Dissensus on Consensus

Henry Farrell misreads me. Reason-based collective will formation and consensus are not the same thing. Deliberative Polls self-consciously avoid any promotion of consensus. That is why the results are collected in confidential questionnaires, or secret ballots, to avoid the distorting social pressure of consensus-based forms of deliberation. And that is why I dispute the common differentiation between “deliberative” and “aggregative” forms of democracy. My arguments favor deliberation for preference formation and aggregation (counting of votes) for decision. Sometimes there is more consensus sometimes less. There is no consistent pattern of decreased variance in opinion in our results. Put another way, there is nothing about deliberation that should rule out continuing strong disagreement (as Farrell appears to assume). Whether or not there is more agreement, at least people understand the reasons on either side and know what they are agreeing or disagreeing about. And at the end of the day, count the votes, but with reason-based preferences, not just manipulation and misinformation. That has always been my position. And a democracy focused just on winning political competitions without deliberation would be a democracy without meaningful collective will formation, as Schumpeterians admit.

When citizens deliberate in our processes there are significant changes of opinion more than two thirds of the time and the changes of opinion are driven by those who become more informed about the issues. There may be more agreement or less but it is reason and evidence driven at the end. My point about the role of partisans in deliberation is not a shift at all, as I have always advocated scientifically representative inclusion and balanced consideration of competing arguments. It is hard to have balance if you leave out those with strong opinions. Their views inform the others in discussion even if they do not change themselves. These points do not in any way affect my strong advocacy of a democracy in which citizens consider interests beyond self interest and partisanship. But it would be a sterile form of deliberation if people did not speak up for their own interests and if those with strong opinions were not included.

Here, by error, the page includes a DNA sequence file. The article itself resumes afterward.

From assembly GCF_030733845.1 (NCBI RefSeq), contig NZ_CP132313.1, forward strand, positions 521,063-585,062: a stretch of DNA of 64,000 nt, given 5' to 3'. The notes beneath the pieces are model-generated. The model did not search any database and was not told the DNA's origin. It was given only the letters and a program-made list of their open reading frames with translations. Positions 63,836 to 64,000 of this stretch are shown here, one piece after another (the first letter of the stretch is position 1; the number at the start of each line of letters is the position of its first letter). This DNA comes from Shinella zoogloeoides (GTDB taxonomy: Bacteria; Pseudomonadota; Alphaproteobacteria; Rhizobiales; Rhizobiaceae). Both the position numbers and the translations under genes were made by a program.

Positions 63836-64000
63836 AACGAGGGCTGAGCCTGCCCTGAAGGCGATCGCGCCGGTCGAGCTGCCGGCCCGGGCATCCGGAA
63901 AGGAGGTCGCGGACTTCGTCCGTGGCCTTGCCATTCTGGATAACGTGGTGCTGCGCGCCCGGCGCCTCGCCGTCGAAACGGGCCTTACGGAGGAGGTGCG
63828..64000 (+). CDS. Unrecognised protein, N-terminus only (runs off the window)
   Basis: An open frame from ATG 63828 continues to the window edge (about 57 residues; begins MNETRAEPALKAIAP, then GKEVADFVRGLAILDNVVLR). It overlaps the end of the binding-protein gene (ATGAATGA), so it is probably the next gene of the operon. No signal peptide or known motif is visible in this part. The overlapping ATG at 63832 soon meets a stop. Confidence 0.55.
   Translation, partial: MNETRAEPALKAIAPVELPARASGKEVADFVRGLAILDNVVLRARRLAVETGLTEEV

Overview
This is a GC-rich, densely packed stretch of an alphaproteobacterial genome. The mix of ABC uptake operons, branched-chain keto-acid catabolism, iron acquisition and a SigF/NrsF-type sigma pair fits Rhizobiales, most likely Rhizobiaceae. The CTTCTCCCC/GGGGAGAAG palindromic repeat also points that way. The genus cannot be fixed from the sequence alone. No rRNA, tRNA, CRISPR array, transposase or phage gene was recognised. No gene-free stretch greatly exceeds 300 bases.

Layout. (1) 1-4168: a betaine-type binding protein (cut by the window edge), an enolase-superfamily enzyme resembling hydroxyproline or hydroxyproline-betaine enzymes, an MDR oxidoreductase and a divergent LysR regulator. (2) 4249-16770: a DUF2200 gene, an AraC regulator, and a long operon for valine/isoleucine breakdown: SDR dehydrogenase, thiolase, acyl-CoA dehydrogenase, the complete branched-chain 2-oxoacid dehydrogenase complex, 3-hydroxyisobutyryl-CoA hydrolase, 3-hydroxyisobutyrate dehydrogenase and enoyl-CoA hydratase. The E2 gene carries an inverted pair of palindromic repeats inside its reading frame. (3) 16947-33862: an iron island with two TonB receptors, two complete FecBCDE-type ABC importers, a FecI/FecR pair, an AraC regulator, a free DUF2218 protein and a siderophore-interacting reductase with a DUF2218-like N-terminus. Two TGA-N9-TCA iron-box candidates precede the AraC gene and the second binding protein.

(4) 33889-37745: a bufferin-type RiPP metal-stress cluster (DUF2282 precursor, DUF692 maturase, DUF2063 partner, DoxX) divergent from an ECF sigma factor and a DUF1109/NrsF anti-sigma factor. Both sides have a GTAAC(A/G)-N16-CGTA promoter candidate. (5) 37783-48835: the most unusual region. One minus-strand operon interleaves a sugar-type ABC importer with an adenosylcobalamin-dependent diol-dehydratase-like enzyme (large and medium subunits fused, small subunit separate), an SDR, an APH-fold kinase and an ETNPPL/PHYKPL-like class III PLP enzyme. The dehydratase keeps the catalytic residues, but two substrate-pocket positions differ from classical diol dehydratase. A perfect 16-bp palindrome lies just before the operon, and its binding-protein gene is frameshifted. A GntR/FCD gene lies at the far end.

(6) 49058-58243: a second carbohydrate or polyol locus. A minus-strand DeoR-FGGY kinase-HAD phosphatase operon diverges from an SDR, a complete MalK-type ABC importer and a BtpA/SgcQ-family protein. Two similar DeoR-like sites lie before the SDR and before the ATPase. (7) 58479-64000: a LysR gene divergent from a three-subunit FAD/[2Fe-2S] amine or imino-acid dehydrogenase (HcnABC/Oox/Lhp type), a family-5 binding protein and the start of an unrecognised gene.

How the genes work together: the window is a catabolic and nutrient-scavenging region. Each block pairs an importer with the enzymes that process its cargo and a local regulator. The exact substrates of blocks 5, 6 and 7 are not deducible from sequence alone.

Also from this issue

Lead Essay

  • Lead essayist Nancy Rosenblum argues that political parties need a “moment of appreciation.” Schemes to minimize, frustrate, or avoid party politics, and replace it with bipartisanship or nonpartisanship all seem founded, to her, on misconceptions that date to the Progressive Era. Among these misconceptions are the ideas that nonpartisan decisionmakers are impartial, well-informed, and above the corrupting influence of politics. Parties, meanwhile, serve many useful functions in politics. They reduce transaction costs to new political entrants (at whatever level). They encourage the formation of political communities, and they act to inform and supply coherent narratives about current events. Further, the need to maintain winning coalitions means that political parties actually foster, rather than impede, political compromises.

Response Essays

  • In his response essay, Brink Lindsey reminds us of the shortcomings of American partisanship. Although parties provide information to voters, they do so in an skewed and superficial way. They exact ideological commitments that are hard to justify on their merits, and they constantly present a temptation to groupthink. American parties have changed, however, and for the better: Formerly, they were almost exclusively based on personal loyalty and patronage. Our parties have become ideological, but only imperfectly so, and they still do not present a deliberative space that conduces to rational, impartial citizenship.

  • In his response, Henry Farrell brings up the distinction between partisanship and extremism. He notes that although political parties clearly have useful coordinating and compromise-facilitating features, some issues may well not be appropriate matters for compromise. The problem, then — if there is one — would not be that so-called extremists are too partisan. It would be that they are unwilling to compromise. And perhaps on certain issues, they should be. Bloggers and the Democratic netroots movement are cited as illustrative examples, as is the refusal of many in the Democratic Party to compromise on the question of torture.

  • James Fishkin offers several models of what democracy is supposed to do. He weighs each in turn and proposes that deliberative democracy — defined as a process that “contain[s] some claim to representativeness with good conditions for deliberation” — is the one most worth having. Partisanship squares badly with it. What we need, he argues, is not more independents among the general voting population, but more independence among partisan voters.